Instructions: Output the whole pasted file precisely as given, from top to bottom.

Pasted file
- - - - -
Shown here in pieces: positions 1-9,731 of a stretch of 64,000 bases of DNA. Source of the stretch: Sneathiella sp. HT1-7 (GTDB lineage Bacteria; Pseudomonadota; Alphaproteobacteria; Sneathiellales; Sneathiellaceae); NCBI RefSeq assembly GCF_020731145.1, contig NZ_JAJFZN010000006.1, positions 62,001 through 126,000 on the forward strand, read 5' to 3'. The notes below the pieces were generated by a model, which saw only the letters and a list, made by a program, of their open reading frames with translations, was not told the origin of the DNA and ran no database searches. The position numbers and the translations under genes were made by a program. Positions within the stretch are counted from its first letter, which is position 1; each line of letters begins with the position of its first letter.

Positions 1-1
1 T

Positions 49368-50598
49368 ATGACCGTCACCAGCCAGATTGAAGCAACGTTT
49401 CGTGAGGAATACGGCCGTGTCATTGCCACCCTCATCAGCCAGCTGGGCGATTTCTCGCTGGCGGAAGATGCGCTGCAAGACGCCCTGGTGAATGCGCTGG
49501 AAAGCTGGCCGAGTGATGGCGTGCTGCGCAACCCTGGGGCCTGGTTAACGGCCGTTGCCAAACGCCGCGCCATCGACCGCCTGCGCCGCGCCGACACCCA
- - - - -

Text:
Shown here in pieces: positions 1-9,731 of a stretch of 64,000 bases of DNA. Source of the stretch: Sneathiella sp. HT1-7 (GTDB lineage Bacteria; Pseudomonadota; Alphaproteobacteria; Sneathiellales; Sneathiellaceae); NCBI RefSeq assembly GCF_020731145.1, contig NZ_JAJFZN010000006.1, positions 62,001 through 126,000 on the forward strand, read 5' to 3'. The notes below the pieces were generated by a model, which saw only the letters and a list, made by a program, of their open reading frames with translations, was not told the origin of the DNA and ran no database searches. The position numbers and the translations under genes were made by a program. Positions within the stretch are counted from its first letter, which is position 1; each line of letters begins with the position of its first letter.

Positions 1-1
1 T

Positions 49368-50598
49368 ATGACCGTCACCAGCCAGATTGAAGCAACGTTT
49401 CGTGAGGAATACGGCCGTGTCATTGCCACCCTCATCAGCCAGCTGGGCGATTTCTCGCTGGCGGAAGATGCGCTGCAAGACGCCCTGGTGAATGCGCTGG
49501 AAAGCTGGCCGAGTGATGGCGTGCTGCGCAACCCTGGGGCCTGGTTAACGGCCGTTGCCAAACGCCGCGCCATCGACCGCCTGCGCCGCGCCGACACCCA